Urban apathy? Metros grapple with poor voter turnouts | Latest News India - Hindustan Times

Urban apathy? Metros grapple with poor voter turnouts

Apr 22, 2024 04:40 AM IST

India’s major cities face low voter turnout in elections despite being hubs of progress. Efforts underway to boost participation and civic duty.

India’s major cities, often celebrated as vibrant hubs of diversity and progress, have consistently grappled with record-low voter turnouts across municipal, assembly and parliamentary elections. According to data from the Election Commission, a staggering 17 out of the 50 Lok Sabha constituencies with the lowest voter turnout nationwide in the 2019 elections were located in metropolitan cities or major urban centres. Follow full coverage of the Lok Sabha elections here.

According to data from the Election Commission, 17 out of 50 Lok Sabha seats with the lowest voter turnout in the 2019 elections polls were located in metropolitan cities. (HT Photo)
According to data from the Election Commission, 17 out of 50 Lok Sabha seats with the lowest voter turnout in the 2019 elections polls were located in metropolitan cities. (HT Photo)

Hyderabad, with a mere 44.84 percent voter turnout, ranked fourth on the list, trailing behind Anantnag, Srinagar and Baramulla, which had the lowest voter turnout percentages at 8.98, 14.43 and 34.60 percent, respectively. Other major cities, including Pune (49.89 percent), Mumbai South (51 percent) and Bangalore South (53.70 percent), also found themselves on this disconcerting list. Even cities like Kanpur, Allahabad, Lucknow and Nagpur failed to surpass the 55 percent mark in voter participation.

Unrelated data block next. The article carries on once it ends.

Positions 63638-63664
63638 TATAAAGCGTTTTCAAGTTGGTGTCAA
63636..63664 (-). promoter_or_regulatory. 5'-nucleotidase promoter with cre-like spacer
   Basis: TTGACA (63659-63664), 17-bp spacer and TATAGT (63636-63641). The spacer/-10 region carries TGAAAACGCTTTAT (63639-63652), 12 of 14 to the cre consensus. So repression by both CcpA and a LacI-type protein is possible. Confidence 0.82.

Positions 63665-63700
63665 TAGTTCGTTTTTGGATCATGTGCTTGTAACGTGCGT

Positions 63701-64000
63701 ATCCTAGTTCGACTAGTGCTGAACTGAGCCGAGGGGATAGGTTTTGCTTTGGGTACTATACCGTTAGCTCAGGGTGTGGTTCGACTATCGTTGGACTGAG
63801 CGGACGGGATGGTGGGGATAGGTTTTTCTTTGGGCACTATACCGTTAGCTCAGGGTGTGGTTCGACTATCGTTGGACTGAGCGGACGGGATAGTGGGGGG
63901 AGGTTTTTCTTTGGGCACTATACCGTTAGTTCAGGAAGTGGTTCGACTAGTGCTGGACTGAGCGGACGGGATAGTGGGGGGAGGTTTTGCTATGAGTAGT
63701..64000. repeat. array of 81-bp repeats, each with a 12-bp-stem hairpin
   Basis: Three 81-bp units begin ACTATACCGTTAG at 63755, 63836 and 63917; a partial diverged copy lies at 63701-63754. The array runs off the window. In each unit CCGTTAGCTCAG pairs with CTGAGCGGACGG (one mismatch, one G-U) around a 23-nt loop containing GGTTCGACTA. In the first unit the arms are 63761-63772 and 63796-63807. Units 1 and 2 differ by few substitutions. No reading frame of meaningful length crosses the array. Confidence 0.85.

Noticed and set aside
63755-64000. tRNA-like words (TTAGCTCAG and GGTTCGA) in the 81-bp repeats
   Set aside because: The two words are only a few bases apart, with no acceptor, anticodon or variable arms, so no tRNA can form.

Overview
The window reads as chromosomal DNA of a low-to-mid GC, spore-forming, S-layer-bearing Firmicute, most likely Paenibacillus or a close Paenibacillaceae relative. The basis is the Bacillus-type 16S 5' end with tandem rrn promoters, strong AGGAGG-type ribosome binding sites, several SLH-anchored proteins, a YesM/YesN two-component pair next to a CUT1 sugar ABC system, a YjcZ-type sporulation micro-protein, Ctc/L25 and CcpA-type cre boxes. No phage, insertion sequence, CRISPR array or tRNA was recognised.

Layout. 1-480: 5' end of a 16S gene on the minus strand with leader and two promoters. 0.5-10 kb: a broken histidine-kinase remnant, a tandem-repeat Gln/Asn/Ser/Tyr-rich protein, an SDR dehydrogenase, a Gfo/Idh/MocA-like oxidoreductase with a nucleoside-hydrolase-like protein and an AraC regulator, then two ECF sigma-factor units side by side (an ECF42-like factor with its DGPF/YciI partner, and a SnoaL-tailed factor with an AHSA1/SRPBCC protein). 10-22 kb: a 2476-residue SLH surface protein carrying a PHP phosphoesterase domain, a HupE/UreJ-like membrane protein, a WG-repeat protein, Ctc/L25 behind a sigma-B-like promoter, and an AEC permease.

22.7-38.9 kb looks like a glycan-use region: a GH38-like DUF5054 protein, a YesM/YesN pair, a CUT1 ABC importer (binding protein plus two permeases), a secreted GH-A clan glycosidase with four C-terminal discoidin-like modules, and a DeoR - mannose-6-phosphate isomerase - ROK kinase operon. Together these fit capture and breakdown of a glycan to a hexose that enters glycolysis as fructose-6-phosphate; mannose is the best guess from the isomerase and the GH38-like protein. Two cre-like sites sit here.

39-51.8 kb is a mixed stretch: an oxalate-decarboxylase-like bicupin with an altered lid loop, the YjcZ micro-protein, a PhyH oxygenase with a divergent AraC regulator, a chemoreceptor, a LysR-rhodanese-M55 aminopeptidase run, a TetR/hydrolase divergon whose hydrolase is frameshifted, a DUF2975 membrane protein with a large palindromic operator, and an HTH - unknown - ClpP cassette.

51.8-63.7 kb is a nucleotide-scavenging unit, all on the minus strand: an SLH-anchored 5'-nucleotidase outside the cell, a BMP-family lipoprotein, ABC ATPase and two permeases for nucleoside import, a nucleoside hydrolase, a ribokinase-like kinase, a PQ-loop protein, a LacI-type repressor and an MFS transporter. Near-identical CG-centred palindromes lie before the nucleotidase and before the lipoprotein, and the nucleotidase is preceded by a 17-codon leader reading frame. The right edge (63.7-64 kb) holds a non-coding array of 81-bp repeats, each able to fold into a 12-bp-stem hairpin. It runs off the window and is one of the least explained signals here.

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Although parliamentary constituencies of Chennai and Delhi do not feature in the lowest list, New Delhi’s voter turnout—56.87 per cent—was hardly noteworthy.

But this year, Chennai, which has gone to polls for the ongoing Lok Sabha elections, showed it too suffered from the same problem. On April 19, Chennai’s three Lok Sabha constituencies recorded a lower turnout than in the previous three Lok Sabha elections. Chennai Central registered the lowest at 53.91%, against 58.75 % in 2019.

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Earlier in April, the Election Commission of India held a first-of-its-kind “Conference on Low Voter Turnout” with municipal commissioners from various cities, urging them to spearhead a movement aimed at motivating urban voters and instilling a renewed sense of civic duty.

Ronald Rose, the commissioner of the Greater Hyderabad Municipal Corporation and district election officer, has set an ambitious goal of boosting voter turnout in Hyderabad by 10 percentage points. He identified several factors contributing to the city’s low voter participation, including general apathy, significant voter mobility due to work commitments, prioritisation of work by daily wage earners despite polling day being a holiday, discrepancies in electoral rolls and the dispersion of family members to different polling booths.

To tackle these challenges head-on, the Greater Hyderabad Municipal Corporation has launched a multifaceted campaign. “We have identified approximately 2,000 polling booths with a dismal voter turnout of 50 percent or less,” Rose said. “Efforts have been made to address these challenges, including removing ineligible voters from the electoral rolls and relocating thousands of voters to resolve split voter issues.”